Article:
How A Visit To Boise In 1937 Impacted President Roosevelt

May 11, 2016

If you haven’t heard of FDR’s hour-and-a-half stop in Boise on September 27, 1937, you probably aren’t alone. It was the first and only time he visited the city.

 


Almost 80 years later, there’s a local effort to have the visit formally commemorated. 

The president and his wife arrived by train that morning after a stop in Pocatello the night before and would go on from Boise to dedicate the Bonneville Dam on the Columbia River. But before they did, they got in an open-roof motorcade and cruised the streets of Boise. 

David Klinger says this short visit to the city deserves more attention. Klinger is retired and lives in the Northend, one of the neighborhoods FDR drove through. 

“And for close to ninety minutes," says Klinger, "that’s all they did was just simply admire this city, its neighborhoods, its trees – of course Roosevelt was a big forester and tree farmer so he had a particular appreciation for the character of these neighborhoods.”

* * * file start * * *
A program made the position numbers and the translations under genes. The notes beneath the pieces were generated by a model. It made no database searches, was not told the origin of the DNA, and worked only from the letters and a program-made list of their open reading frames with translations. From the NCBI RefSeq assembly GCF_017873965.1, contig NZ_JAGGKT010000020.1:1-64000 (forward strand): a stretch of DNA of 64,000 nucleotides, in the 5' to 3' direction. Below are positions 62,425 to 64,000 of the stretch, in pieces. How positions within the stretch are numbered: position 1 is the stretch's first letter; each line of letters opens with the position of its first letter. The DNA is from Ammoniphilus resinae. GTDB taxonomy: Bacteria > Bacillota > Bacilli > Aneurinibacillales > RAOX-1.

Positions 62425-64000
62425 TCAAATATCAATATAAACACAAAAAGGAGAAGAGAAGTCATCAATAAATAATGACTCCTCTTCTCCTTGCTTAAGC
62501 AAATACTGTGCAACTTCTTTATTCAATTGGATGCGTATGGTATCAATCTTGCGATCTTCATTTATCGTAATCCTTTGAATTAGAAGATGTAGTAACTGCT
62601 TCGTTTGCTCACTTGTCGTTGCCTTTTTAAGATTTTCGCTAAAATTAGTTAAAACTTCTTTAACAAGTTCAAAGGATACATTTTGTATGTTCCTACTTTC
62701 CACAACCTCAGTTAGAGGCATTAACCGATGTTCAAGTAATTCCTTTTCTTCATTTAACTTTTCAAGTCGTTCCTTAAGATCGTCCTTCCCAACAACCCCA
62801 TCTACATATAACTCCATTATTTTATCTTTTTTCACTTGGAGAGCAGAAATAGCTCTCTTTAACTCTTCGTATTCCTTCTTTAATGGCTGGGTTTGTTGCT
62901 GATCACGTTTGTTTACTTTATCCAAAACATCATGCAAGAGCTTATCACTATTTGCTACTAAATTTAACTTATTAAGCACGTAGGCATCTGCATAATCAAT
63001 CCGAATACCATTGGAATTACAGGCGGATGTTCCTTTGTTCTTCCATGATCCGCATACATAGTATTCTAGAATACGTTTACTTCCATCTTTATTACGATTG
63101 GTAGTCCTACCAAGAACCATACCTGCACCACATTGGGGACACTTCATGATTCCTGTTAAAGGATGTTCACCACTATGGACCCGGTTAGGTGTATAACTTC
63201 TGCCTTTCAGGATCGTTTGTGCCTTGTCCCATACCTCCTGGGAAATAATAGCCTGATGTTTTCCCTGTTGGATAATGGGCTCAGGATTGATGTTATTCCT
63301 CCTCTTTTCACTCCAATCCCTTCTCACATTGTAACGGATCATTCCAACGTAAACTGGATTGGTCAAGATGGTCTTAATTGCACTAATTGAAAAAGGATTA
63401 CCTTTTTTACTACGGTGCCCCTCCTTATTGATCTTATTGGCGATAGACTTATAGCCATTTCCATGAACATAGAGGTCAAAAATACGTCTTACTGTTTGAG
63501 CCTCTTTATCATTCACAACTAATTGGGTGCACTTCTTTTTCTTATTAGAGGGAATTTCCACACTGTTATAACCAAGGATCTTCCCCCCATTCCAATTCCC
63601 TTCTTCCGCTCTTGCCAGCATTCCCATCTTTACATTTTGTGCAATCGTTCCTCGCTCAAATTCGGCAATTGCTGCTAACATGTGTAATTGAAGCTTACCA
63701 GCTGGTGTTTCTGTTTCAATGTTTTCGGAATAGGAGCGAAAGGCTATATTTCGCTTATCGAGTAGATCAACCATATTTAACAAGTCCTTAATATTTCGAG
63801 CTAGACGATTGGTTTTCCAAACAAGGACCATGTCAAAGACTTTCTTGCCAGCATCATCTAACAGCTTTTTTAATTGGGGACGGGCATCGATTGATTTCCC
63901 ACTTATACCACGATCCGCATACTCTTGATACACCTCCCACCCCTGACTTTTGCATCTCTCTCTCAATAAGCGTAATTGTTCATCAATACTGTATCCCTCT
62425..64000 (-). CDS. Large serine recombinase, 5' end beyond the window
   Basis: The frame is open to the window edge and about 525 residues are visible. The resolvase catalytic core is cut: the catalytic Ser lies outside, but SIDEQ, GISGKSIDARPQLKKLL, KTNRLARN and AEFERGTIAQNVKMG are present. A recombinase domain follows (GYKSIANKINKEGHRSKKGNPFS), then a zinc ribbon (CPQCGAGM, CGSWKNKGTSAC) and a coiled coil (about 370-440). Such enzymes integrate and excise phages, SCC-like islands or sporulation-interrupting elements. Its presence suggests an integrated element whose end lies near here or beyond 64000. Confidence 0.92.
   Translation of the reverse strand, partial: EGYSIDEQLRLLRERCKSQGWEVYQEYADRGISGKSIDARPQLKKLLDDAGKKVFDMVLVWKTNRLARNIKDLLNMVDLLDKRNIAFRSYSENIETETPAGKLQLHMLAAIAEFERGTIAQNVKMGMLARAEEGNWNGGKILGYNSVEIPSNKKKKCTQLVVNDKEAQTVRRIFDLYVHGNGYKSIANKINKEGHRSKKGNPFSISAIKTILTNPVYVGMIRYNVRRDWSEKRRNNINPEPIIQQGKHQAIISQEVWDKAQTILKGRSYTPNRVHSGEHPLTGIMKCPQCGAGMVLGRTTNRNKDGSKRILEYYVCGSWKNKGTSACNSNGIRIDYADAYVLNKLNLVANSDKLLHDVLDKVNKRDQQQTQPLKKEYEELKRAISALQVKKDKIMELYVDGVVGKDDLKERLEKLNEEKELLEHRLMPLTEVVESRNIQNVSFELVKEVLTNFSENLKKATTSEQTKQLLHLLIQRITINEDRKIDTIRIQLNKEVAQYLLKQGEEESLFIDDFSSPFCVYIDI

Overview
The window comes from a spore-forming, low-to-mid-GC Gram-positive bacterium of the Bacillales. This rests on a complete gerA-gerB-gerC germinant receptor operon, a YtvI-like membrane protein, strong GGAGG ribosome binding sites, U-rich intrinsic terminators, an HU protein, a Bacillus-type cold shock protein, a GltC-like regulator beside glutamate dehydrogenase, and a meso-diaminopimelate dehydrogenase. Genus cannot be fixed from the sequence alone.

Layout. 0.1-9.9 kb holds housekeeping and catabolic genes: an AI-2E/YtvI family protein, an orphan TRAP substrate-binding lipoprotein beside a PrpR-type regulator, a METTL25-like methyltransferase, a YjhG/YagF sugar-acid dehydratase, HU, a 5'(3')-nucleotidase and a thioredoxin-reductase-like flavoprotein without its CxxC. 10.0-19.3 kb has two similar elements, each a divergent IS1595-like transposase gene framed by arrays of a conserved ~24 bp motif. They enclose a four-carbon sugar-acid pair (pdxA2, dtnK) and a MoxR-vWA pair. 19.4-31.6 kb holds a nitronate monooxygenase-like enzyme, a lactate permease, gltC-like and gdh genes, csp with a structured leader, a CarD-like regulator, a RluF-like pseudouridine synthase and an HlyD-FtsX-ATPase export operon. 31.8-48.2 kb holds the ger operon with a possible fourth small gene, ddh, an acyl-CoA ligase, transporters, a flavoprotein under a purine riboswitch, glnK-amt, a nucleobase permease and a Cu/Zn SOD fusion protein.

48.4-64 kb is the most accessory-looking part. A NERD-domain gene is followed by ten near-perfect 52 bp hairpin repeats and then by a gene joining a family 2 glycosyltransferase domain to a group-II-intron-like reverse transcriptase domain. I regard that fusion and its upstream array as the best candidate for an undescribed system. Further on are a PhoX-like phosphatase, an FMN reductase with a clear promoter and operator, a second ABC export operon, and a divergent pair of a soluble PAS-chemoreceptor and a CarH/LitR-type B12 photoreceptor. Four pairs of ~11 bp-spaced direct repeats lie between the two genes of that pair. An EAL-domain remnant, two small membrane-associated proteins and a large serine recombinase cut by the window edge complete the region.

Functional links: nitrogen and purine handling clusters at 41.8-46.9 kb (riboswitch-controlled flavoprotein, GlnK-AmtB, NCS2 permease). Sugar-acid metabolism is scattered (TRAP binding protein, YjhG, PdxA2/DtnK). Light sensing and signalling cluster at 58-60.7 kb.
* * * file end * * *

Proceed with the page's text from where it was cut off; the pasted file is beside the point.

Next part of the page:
It was a Monday, and kids were allowed out of schools to wave as the president crisscrossed through the north and east ends, and up to the Bench. He gave a short and impromptu speech downtown, which Klinger calls a love letter to the city. In it, FDR said he would always remember his visit, and reflected on Boise’s trees and the children he saw from his car. Then he got back on the train and headed west. 

“We think it’s important that these heartfelt remarks, this love letter by Franklin Roosevelt, resonate in places in this city where people will see them.” 

Klinger wants Boise to celebrate FDR’s visit with a public memorial of some kind, in time for the 80th anniversary in 2017. He’s interested in finding out if anybody has pictures of the visit hidden in family photo albums. Klinger is also trying to locate a recording of FDR's speech. 

Find Frankie Barnhill on Twitter @FABarnhill

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